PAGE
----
No relief for ratepayers yet as council meeting falls flat
If you were waiting for Nelson Mandela Bay’s councillors to decide on a proposed payment relief for struggling ratepayers, you will have to wait a while longer.
This is because the council’s first virtual meeting was adjourned on Friday as opposition councillors failed to attend.
On the agenda for the meeting — the first in three months — were the draft budget and integrated development plan (IDP) for the 2020-21 financial year.
It is meant to be tabled and noted by the council before it can go out for public comment.
The public participation process is a legislated requirement before a budget can be adopted by the council before the end of June as the new financial year starts on July 1.
Due to the state of disaster declaration by President Cyril Ramaphosa in March, the municipality has put plans in place to use print and electronic media to publicise the draft IDP to solicit comment from the public.
The council was also meant to discuss a report proposing a three-month, interest-free repayment option on the municipal accounts of cash-strapped residents and business owners hurt by the financial effect of Covid-19.
Should it be approved by the council, residents and business owners would be given a three-month, interest-free repayment option on their municipal accounts.
Several businesses in the city have been hit by protests over unpaid salaries since March, reduced salaries or workers being placed on short time.
Council speaker Buyelwa Mafaya adjourned Friday’s meeting after it failed to reach a quorum as the DA, UDM, COPE and ACDP boycotted it.
Earlier this week, the opposition parties said there had been no proper consultation on the process of drawing up the budget.
DA caucus leader Nqaba Bhanga called acting mayor Thsonono Buyeye an illegitimate mayor and said he refused to pass a budget tabled by an illegitimate mayor not elected by the council.
The councillors were split up among four venues around the city centre to observe social distancing.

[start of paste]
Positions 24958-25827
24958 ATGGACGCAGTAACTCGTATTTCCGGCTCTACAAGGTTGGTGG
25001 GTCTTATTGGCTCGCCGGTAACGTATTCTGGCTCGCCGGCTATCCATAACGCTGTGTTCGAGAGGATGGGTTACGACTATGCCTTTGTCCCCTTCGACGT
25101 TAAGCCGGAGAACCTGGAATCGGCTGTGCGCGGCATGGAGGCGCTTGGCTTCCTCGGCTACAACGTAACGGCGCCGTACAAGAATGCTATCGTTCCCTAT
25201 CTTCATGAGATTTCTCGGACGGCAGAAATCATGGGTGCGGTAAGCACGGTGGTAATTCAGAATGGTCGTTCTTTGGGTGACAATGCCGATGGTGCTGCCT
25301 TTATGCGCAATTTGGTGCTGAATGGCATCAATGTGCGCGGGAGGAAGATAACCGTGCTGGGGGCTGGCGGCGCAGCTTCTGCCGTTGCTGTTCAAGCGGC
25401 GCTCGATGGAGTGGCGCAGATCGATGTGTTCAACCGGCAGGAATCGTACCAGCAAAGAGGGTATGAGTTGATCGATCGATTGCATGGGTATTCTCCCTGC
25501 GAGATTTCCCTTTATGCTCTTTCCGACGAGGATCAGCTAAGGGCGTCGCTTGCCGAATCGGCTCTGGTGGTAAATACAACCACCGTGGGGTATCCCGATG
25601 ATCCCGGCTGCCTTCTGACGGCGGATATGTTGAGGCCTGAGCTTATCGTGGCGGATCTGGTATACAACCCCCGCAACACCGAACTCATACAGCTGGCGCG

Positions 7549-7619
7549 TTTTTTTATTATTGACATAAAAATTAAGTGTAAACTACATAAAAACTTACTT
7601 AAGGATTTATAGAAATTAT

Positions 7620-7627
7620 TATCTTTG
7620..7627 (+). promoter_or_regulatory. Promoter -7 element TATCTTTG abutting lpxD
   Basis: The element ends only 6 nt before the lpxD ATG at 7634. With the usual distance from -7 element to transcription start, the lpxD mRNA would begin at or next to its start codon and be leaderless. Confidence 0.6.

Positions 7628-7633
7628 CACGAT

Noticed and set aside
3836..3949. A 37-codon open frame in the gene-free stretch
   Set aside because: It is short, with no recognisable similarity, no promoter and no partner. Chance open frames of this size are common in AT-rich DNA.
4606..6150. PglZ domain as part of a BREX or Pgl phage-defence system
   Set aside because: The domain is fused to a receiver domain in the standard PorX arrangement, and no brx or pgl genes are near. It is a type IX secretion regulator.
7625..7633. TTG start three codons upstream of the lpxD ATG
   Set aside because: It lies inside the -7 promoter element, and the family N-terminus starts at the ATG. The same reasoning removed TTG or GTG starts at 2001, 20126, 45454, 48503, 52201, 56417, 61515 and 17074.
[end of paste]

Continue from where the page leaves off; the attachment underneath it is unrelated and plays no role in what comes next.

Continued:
To hold a meeting and pass any budget-related matters, the council needs 61 seats.
While going through the order of proceedings, Mafaya said because she had received applications for leave from the DA only 24 hours before the meeting she deemed them unacceptable.
“The council rules of order clearly state that leave of absence should be handed to the speaker 48 hours before a council meeting. I have informed the DA that it is unacceptable,” she said.
Before adjourning the meeting, Mafaya threatened to continue it later, with or without the DA. She did not mention the ACDP, COPE or UDM.
“I’m saying all that because we don’t have numbers to proceed. I’ll notify you in 24 hours on a way forward, whether we move without those who think they are the majority.
“It can’t be that if councillors feel something is not in their favour, they boycott,” she said.
Asked later what she meant about a possible meeting proceeding without members of the opposition, Mafaya said she would discuss a way forward with co-operative governance and traditional affairs MEC Xolile Nqatha.
“The rules of order are clear. Councillors who wish to render leaves of absence should do so in 48 hours. The DA did not do that.
“The notice for the council meeting was forwarded to councillors in good time. They chose to attend to their political business rather than the council business, which they took an oath for.
“The council rules of order are clear that if councillors miss three consecutive meetings, the speaker has the right to remove that councillor from office,” Mafaya said.
Responding to Mafaya’s comments in council on Friday, Bhanga, said the contention by the speaker that they would continue a meeting even if the majority of councillors were not present highlighted her arrogance.
“It’s an example of a government unwilling to abide by the rules and laws set down in the constitution of the country,” he said.
Bay chief operations officer Mandla George, who stood in as acting city manager during the meeting, said the public participation process would be undertaken once the draft budget and IDP were tabled before the council for noting.
“It must be noted, though, that the public participation process is a continuous process that doesn’t only start once the IDP and budget are tabled before council.
“Communities are consulted starting from August and September of the current financial year and this culminates into the last process that gets undertaken once these two important documents are tabled for noting,” he said.
George said the metro would have to ensure all processes complied with the MFMA and Municipal Systems Act before the end of June.
Bhanga said in a statement on Friday: “The only council meeting that will be supported by the DA is one where an executive mayor will be elected which should be followed by a proposed business rescue plan for the municipality in order to assist and provide financial relief to residents.”
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